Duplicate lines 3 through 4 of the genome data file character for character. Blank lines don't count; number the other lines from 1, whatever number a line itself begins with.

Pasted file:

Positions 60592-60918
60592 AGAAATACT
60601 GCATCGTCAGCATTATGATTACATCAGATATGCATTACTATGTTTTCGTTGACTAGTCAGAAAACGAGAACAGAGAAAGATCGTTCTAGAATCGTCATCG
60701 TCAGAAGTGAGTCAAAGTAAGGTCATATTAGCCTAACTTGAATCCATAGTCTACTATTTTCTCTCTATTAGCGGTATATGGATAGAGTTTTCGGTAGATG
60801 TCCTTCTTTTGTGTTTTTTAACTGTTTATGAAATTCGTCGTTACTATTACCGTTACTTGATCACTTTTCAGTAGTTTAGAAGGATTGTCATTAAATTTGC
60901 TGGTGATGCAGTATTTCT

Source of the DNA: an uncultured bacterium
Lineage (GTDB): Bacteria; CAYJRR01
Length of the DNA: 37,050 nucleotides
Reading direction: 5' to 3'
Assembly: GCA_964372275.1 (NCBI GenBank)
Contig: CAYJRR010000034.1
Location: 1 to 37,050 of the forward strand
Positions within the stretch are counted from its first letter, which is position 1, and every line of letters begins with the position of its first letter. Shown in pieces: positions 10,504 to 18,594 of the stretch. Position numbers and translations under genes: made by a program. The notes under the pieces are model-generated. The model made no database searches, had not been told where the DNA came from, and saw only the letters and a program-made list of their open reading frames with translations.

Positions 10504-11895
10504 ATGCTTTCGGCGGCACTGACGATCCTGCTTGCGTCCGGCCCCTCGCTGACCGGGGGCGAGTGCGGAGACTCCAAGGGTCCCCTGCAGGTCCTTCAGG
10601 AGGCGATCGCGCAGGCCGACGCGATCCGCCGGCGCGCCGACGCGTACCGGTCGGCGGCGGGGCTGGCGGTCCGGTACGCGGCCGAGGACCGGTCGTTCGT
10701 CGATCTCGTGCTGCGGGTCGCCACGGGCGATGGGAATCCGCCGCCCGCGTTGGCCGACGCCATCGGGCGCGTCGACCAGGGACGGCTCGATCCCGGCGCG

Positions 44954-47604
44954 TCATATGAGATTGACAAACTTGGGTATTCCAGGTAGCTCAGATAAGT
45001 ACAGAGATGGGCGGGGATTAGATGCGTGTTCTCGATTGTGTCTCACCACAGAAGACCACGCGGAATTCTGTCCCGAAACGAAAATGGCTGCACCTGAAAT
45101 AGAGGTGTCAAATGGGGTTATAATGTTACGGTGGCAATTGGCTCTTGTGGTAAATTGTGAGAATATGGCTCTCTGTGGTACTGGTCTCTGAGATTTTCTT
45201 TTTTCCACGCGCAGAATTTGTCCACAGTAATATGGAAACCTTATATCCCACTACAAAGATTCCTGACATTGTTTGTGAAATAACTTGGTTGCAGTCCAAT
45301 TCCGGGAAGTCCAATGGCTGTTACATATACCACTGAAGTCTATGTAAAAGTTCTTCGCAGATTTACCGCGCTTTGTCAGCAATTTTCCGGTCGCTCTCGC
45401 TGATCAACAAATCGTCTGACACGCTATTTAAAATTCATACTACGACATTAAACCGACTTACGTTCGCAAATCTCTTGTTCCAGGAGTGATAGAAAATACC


60601 GCATCGTCAGCATTATGATTACATCAGATATGCATTACTATGTTTTCGTTGACTAGTCAGAAAACGAGAACAGAGAAAGATCGTTCTAGAATCGTCATCG
60701 TCAGAAGTGAGTCAAAGTAAGGTCATATTAGCCTAACTTGAATCCATAGTCTACTATTTTCTCTCTATTAGCGGTATATGGATAGAGTTTTCGGTAGATG